Should my stepbrother assume my stepfather's part of the mortgage on Mom's house?

1 answer | Last updated: Sep 14, 2017
A fellow caregiver asked...

My mother, still living but elderly/frail, jointly owns her house (still paying mortgage) along with her recently deceased spouse, my stepfather. My stepbrother has financial POA over his father's finances and wants to assume the mortgage for period of time or indefinitely as house selling in her area is excessively slow. She needs, or ought, to move into smaller place/condo/Assisted Living closer to where I live but she is reluctant to agree to any of this because she wants the equity out of the house. Is it good idea for my stepbrother to assume the mortgage or could that cause multitude of problems down the line? All property after death of our parents was to be divided between the two of us.

Expert Answers

Steve Weisman hosts the nationally syndicated radio show A Touch of Grey, heard on more than 50 stations, including WABC in New York City and KRLA in Los Angeles. He is a practicing lawyer specializing in estate planning and is admitted to practice before the United States Supreme Court. He's a public speaker and commentator who has appeared on many radio and television shows throughout the country, and he's the legal editor of Talkers magazine, the preeminent trade publication of talk radio. His latest book is The Truth About Avoiding Scams.

Your mother should consult with a lawyer to help her understand her options and to make sure that any agreements between family members are properly documented and fully understood.

You indicated that your mother owned her home with her late husband. Most married couples who own a home together do so as either joint tenants or as tenants by the entirety which would mean that when your stepfather died, his interest in the home passed automatically to your mother. Did your stepfather's Will make any provisions for the payment of the mortgage out of his assets? Did his assets other than the home pass to your mother? These are important considerations.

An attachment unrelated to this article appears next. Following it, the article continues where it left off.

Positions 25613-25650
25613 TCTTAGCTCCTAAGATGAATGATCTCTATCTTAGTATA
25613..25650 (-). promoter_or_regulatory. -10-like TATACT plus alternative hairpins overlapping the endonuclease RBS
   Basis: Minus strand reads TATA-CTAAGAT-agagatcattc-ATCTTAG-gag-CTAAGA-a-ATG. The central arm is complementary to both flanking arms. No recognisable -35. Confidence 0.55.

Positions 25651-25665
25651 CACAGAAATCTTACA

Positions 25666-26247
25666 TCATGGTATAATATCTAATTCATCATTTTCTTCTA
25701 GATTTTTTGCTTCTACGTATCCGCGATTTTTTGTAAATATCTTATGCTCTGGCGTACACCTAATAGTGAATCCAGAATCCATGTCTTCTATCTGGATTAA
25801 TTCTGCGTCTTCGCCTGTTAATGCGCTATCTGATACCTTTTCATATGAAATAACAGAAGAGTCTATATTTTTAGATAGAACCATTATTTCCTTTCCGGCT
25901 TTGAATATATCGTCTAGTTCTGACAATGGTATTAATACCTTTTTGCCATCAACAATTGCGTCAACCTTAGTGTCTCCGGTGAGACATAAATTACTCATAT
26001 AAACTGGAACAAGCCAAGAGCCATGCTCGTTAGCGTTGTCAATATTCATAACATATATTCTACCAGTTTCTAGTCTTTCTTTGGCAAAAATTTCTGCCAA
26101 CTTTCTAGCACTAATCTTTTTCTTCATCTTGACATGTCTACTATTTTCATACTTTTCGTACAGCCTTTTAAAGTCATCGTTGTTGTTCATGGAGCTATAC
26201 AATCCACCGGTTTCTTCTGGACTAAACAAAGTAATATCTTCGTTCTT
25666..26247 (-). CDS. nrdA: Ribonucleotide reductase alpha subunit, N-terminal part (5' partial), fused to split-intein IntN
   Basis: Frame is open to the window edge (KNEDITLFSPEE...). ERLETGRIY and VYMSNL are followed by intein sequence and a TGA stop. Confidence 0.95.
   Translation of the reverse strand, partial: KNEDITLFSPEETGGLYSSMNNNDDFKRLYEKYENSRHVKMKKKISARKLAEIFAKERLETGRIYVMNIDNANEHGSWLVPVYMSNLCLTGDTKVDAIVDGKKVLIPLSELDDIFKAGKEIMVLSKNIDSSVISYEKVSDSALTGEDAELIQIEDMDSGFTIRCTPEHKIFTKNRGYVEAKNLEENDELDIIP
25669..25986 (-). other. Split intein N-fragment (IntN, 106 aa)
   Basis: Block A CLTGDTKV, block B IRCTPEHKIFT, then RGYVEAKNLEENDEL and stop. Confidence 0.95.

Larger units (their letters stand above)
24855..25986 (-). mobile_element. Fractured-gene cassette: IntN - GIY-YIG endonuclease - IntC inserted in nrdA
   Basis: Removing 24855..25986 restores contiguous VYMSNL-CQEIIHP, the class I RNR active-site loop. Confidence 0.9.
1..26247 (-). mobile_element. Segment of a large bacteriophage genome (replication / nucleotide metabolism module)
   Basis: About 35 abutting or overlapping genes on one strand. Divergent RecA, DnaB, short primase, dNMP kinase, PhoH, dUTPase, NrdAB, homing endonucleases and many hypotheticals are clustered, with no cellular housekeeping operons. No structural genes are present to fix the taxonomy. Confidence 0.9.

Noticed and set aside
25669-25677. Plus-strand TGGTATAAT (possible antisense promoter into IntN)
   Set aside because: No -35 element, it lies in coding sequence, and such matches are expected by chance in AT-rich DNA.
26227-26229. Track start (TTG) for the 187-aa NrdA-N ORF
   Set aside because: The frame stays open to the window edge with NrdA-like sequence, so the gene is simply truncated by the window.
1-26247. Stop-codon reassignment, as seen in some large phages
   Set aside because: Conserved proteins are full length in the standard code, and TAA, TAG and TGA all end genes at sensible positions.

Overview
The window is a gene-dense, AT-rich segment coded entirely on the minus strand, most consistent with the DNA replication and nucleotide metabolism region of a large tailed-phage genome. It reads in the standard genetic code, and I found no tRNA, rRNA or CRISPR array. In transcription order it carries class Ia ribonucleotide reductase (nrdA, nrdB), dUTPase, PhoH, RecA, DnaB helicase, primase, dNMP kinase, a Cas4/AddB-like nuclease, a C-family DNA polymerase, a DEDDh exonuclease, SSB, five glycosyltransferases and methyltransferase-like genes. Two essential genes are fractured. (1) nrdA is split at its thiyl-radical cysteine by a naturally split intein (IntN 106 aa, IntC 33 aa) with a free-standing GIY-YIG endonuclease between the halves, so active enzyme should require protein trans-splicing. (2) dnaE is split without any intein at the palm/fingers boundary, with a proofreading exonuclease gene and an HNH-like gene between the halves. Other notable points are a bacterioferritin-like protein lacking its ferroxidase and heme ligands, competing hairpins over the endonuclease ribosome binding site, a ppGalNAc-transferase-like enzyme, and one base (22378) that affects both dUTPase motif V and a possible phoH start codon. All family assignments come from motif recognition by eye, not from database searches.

Even if your stepbrother had an effective Durable Power of Attorney for his father while he was alive, upon your stepfather's death the Durable Power of Attorney ceased to be effective. Consequently he has no authority to act on behalf of his father or access his assets unless such authority was granted in his father's Will.

Your stepbrother certainly could agree with your mother to either give or loan the money necessary to maintain the mortgage payments, but in either case the terms of the gift or loan should be fully understood and documented. If the money were to be done as a loan, it should most likely be structured to be paid back upon the sale of the home, but in any event it is critical that a lawyer be involved to make sure that everyone understands their rights and obligations.